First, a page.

Book Review: Jude by Arnold Fruchtenbaum

Ariel Bible Commentary incorporates the Messianic Jewish Epistles into one volume and Jude is a part of that volume.  Fruchtenbaum’s commentary on Jude is clear and concise.  He demonstrates the parallel structure with 2 Peter and defines the author, recipients and occasion of the text.  Continue reading


Book Review: God’s Will & Man’s Will by Arnold G. Fruchtenbaum

God’s Will & Man’s Will by Arnold Fruchtenbaum is the best work I have read that explains the sovereignty of God and free will of man controversy.  Too much fire has been created over this discussion and countless brothers and sisters have been divided instead of brought together. Continue reading

Book Review: James Commentary by Arnold Fruchtenbaum

In the Ariel’s Bible Commentary, Arnold Fruchtenbaum deals with the Messianic Jewish Epistles as a group. The Commentary on James by Arnold Fruchtenbaum is a practical and succinct explanation of the book of James.  While Hebrews was written by an author in the Diaspora to the inhabitants in the land around Jerusalem, James is written by an author in the land near Jerusalem (or in Jerusalem) to the inhabitants in the Diaspora. Continue reading

Book Review: Messianic Books: Hebrews Commentary by Arnold Fruchtenbaum

The book of Hebrews Commentary by Arnold Fruchtenbaum is the best explanation I have read and studied of this Jewish epistle written to Jews living near Jerusalem. In lucid details, Dr. Fruchtenbaum handles the theme and outline with the text rather than trying to fit the text into a theology.  Continue reading

Book Review: The Sabbath by Arnold G. Fruchtenbaum

Book Review: The Sabbath by Arnold G. Fruchtenbaum


The Sabbath by Arnold Fruchtenbaum is a thorough study of the “Sabbath.”  In true Fruchtenbaum style, he has carefully examined the Scriptures to look at both the meaning of Sabbath and to ensure he examines it in context.  He does not insert presuppositions into the text in order to fit his theology.  Sabbath is for a memorial of the Exodus, a sign of Israel’s sanctification as a nation and a sign of the Mosaic Covenant (p. 31)

Fruchtenbaum’s study of Sabbath is hermeneutically correct, consistently clear noting the contextual elements throughout Scripture and charitably fair in pointing out inconsistencies in other interpretations.  First, he is clear on his hermeneutic (method of interpretation) of a Literal Historico-Grammatical method of interpretation to ensure his analysis and discussion harmonizes with all of Scripture.  He doesn’t insert theology into the study, but extracts the meaning from each genre and dispensational section of the text.  Because of inconsistent hermeneutics, many have distorted the meaning of “sabbath” to Christian living today.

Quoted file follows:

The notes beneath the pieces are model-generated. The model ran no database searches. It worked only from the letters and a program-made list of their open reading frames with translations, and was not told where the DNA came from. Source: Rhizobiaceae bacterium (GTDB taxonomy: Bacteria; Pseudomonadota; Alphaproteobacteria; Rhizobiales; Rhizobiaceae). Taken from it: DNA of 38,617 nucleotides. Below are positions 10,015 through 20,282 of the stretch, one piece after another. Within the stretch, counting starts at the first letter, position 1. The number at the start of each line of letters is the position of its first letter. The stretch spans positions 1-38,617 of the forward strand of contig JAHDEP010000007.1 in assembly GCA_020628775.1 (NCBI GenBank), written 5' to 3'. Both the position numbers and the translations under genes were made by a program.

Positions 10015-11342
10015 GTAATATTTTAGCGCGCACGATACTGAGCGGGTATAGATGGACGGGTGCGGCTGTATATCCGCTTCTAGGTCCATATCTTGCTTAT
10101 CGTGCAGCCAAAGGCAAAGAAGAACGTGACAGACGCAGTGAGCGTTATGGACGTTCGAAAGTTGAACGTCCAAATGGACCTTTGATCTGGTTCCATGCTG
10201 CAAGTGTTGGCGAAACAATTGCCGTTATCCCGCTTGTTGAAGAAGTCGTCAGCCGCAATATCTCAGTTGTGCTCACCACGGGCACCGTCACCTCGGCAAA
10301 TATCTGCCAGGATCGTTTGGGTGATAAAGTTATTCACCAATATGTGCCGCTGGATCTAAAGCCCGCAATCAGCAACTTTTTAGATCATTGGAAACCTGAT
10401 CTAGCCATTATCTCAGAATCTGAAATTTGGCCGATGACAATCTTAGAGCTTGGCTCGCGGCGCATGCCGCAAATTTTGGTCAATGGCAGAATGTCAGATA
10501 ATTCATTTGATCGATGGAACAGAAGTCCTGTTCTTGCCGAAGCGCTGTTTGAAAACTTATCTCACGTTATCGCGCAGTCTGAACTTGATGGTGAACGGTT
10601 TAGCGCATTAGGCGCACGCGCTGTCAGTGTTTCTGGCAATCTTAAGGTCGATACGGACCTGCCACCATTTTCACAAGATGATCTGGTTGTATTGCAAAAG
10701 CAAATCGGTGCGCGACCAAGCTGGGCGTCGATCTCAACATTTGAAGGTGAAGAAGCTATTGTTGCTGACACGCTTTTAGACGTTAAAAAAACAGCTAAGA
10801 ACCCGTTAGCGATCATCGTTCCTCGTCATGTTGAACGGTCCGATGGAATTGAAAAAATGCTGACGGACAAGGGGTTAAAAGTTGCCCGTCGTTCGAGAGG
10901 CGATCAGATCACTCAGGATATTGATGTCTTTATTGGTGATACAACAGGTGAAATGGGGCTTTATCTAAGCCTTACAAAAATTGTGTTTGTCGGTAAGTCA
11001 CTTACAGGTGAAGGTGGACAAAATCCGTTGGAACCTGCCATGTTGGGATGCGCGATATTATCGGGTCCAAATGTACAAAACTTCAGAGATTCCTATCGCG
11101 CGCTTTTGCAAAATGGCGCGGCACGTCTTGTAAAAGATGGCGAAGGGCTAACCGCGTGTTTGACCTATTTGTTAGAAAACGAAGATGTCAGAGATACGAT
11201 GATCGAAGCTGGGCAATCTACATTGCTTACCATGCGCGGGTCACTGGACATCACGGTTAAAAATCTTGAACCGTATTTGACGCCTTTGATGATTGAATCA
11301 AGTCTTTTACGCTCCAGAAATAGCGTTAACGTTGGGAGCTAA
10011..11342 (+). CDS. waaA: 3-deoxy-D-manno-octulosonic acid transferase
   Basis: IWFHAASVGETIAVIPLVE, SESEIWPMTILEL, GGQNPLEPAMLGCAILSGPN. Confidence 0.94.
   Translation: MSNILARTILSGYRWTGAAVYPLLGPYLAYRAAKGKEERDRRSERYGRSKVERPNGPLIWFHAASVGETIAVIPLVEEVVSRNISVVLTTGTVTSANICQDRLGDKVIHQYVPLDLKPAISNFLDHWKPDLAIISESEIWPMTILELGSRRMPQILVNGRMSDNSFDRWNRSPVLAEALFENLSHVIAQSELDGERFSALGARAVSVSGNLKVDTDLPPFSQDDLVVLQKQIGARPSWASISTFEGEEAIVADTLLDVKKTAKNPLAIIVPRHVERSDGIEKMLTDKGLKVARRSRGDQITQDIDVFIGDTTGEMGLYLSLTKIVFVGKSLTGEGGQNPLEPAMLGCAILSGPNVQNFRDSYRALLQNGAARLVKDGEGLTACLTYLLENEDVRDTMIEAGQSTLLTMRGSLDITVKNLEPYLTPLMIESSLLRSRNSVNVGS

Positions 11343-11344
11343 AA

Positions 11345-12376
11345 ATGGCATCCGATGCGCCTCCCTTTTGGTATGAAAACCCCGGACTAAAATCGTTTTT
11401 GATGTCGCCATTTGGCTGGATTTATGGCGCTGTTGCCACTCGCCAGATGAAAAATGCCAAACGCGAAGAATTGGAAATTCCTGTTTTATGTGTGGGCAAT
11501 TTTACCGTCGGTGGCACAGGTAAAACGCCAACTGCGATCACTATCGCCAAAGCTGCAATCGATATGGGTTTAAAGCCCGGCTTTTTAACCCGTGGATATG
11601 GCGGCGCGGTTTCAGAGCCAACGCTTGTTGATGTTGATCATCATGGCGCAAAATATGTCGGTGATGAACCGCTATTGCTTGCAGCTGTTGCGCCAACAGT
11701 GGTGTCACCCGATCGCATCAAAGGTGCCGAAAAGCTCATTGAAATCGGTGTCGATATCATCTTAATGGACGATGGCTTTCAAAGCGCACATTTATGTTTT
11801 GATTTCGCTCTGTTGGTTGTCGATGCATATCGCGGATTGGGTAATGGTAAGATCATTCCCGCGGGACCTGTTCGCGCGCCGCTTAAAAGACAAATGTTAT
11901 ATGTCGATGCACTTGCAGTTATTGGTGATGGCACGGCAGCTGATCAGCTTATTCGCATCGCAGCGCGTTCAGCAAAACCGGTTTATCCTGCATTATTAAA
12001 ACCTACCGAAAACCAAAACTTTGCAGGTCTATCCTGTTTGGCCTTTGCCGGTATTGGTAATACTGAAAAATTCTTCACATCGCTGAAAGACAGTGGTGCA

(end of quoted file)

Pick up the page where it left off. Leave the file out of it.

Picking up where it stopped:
I appreciate how well Fruchtenbaum isolates the meaning of “Sabbath” as beginning with the Mosaic Law.  And with the passing of the authority of the Mosaic Law, with the beginning of the Church Age, he notes the passing of the necessity of the weekly Sabbath observance.  Interestingly, he makes clear that the Sabbath was for rest and refreshment, not necessarily worship (p. 14).  Israel gathers three times for annual festival worship, but the weekly Sabbath was to rest and enjoy God’s presence with family.  Misunderstanding this has caused many Christians to mandate how and when worship should be defined today.  For example, worship does not need to be on Sunday (pp. 87-89).  Christians 1) need to decide to set aside some time for worship, 2) they must meet together and 3) the local congregation can decide when and where (p. 84).  I used to understand three reasons for Sabbath, but Fruchtenbaum describes 19 reasons (pp. 31-33).

Secondly, Fruchtenbaum is consistently clear emphasizing context each time.  When God speaks through Isaiah ordering a cessation of sacrifices for the Sabbath, God is not cancelling the Mosaic Law, but condemning their ritual without reality observance (p. 48).  His consistency is also in noting when Sabbath is used typologically in the book of Hebrews rather than literally (p. 82).  Ultimately, Fruchtenbaum is a master at comparing Scripture with Scripture to ensure consistency (p. 82)

Thirdly, he is charitable in pointing out inconsistencies of other Sabbath interpretations (p. 24).  He even responds with his genuine sense of humor in addressing inconsistencies (pp. 22, 31, 85). 

This is a fantastic study on Sabbath that is clear, consistent and fair in addressing the biblical view.  You could secure a copy of this at